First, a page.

We need to be proactive in telling farm stories

OPINION: Communication is a vital skill farmers will need for the next five years

Life & Style
Emily Ryan from Coonamble and Alana Black who now resides in rural Scotland are among The Land's new Tomorrow's leaders today columnists who will contribute their views on issues affecting agriculture.

Emily Ryan from Coonamble and Alana Black who now resides in rural Scotland are among The Land's new Tomorrow's leaders today columnists who will contribute their views on issues affecting agriculture.

Aa

Welcome to The Land's new column 'Tomorrow's Leaders Today'.

Aa

Welcome to The Land's new column 'Tomorrow's Leaders Today'. The contributors are emerging professionals in the agriculture sector and rural community. They represent a range of backgrounds from rural-based jobs such as country teachers through to agricultural industry professionals.They have been through either the Royal Agricultural Society of NSW Rural Achiever or The Land's Sydney Royal Showgirl programs. They will be sharing with us their thoughts on challenges facing agriculture and rural NSW.

With the increase of technology and less hands-on labour, Australian agriculture now requires an increased skill-set. This week's authors Alana Black and Emily Ryan discuss the skills of the trade farmers will need for the next five years.

Be proactive, not reactive

In order to stop decline of rural economies, we need to recognise it isn't purely a geographical issue, and to ensure their strong continuation we need urban consumers to buy into regional communities.

To do this, we must develop our communication skills, particularly on the power of storytelling for agricultural and rural enterprise to use it as a foundation to bridge the urban/rural divide. It's a difficult skill to learn.

How do you balance a realistic insight into the industry without sugar coating it as such that it warps perception? Nonetheless, it's a skill that will be essential for agricultural businesses to bridge the urban/rural divide, and connect with consumers.

No one, does this better than the Dutch. Recently, I was sent to the Netherlands as a Rural Youth Project delegate to see how they are using their narrative, and world-class innovation, to bridge the urban/rural divide.

With 17 million people and a population density of 488 people per square kilometre, the Netherlands is one of the mostly densely populated countries in the world. Coupled with the fact that close to 26 per cent of the Netherlands landmass is underwater, the Dutch have had to "think different" in their approach to agriculture and consumer connection.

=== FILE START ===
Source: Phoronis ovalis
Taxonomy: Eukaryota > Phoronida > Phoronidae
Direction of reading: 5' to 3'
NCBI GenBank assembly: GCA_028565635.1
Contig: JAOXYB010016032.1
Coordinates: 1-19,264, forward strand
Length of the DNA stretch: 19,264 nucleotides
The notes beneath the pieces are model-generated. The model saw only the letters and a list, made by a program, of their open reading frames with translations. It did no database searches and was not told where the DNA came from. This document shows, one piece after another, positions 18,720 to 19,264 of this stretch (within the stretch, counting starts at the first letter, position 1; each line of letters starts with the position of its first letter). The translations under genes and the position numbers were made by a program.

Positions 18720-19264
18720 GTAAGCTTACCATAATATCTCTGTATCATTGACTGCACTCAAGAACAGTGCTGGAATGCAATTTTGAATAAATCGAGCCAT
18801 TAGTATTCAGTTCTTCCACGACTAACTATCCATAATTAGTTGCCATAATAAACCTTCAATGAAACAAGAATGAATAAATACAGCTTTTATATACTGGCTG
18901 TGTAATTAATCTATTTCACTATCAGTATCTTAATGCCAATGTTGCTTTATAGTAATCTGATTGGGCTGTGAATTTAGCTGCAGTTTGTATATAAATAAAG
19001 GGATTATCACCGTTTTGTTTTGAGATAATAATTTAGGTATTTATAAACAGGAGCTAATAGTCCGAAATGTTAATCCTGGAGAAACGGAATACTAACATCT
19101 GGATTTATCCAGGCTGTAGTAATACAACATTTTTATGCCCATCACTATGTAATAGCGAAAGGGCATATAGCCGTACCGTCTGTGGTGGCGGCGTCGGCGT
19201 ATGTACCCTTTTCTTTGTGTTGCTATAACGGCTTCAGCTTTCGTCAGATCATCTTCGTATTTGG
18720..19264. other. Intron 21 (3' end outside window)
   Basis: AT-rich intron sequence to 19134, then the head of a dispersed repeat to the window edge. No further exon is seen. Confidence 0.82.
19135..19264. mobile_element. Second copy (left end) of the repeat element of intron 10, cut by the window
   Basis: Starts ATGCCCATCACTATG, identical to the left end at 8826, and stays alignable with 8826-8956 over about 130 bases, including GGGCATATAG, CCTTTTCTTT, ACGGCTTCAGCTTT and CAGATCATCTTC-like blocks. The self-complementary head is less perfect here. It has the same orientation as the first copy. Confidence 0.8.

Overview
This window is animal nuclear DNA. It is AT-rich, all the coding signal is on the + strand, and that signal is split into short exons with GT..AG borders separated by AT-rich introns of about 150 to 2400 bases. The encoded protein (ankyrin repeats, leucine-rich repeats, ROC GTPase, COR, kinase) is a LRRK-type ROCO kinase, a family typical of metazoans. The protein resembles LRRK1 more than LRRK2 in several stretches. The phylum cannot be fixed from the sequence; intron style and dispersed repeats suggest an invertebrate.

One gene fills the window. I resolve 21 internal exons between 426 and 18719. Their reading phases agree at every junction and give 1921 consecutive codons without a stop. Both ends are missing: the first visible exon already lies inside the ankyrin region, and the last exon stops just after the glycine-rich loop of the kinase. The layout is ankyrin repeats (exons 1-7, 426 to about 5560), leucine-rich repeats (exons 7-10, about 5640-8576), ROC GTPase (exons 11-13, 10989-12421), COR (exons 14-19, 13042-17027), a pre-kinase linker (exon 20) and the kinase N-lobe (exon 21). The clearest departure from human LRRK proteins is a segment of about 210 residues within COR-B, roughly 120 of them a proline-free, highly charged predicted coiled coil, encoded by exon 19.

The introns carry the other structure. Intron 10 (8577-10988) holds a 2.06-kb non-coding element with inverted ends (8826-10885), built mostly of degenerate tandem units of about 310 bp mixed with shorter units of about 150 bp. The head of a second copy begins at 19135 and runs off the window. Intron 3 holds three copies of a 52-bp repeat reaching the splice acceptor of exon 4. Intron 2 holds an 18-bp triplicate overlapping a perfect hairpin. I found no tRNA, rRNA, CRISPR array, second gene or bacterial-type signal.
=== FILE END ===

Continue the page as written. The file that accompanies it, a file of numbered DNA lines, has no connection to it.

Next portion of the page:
By far the most effective visit was to Kipster Farm. Kipster has cracked the urban/rural divide when it comes to egg production, branding itself as "the most animal friendly and sustainable chicken farm in the world".

This climate neutral poultry farm was designed to instill trust in consumers through its 24 hour viewing area and the offer is clear. Kipster proves consumers are willing to pay more if they buy into the narrative.

This "feel good farming", coupled with powerful storytelling, is an act that builds trust through transparency and understanding and is a skill that agricultural businesses need to master to ensure their continuation.

- ALANA BLACK

Communication is vital

There are three things that will be essential in the skill-set of Australian agriculture - communication, marketing and forward planning.

Communication is an essential skill and has been for years. This creates the opportunity for producers to share their story and to communicate effectively when buying, selling and trading.

This skill further provides opportunities for marketing and networking - the latter providing opportunities for growth.

Further, marketing allows farm and agri businesses to grow, which can be online and in person. Marketing sells a product, if it is done well.

This can also lead to international sales and creating business opportunities with corporate companies.

If you can't sell a product, you will run at a loss.

Finally, planning for the future not only could lead to a little less stress, but also provides a game plan for the unexpected, such as drought, flood and hail.

Due to current conditions, it is evident within the communities which have forward planned and those which have not.

This is seen through the properties who are still producing and some who are struggling and now leaving the land.

Forward planning continues to provide opportunities and keeps family farming alive - essentially what we are looking for in small rural communities.

The skill-set in Australian agriculture is diverse and is community and enterprise orientated. It is essential we continue to move with the times and be always looking to the future.

- EMILY RYAN

Meet this week's contributors

Alana Black: Alana has recently swapped her Ariat boots for a pair of wellies accepting a job with Jane Craigie Marketing where she has relocated to rural Scotland and works with a wide range of clients in the agricultural, environmental and rural sector. For the past two years, she has been researching how we can empower farmers to become better communicators within their business to improve generational transitions.

Emily Ryan: Born and raised in the district of Coonamble, Emily has become involved in many community-based projects. She is an active member in the Coonamble Show Society, Rotary Club, Royal Far West and ASC Next Gen. Emily was named the Rural Ambassador of NSW for 2016 and in 2017 was the National Rural Ambassador runner-up. In 2019, she was a state finalist for The Land Showgirl Competition. She is a primary school teacher and is passionate about rural education and working with students of high trauma and from low socio-economic areas.

Aa

From the front page

Sponsored by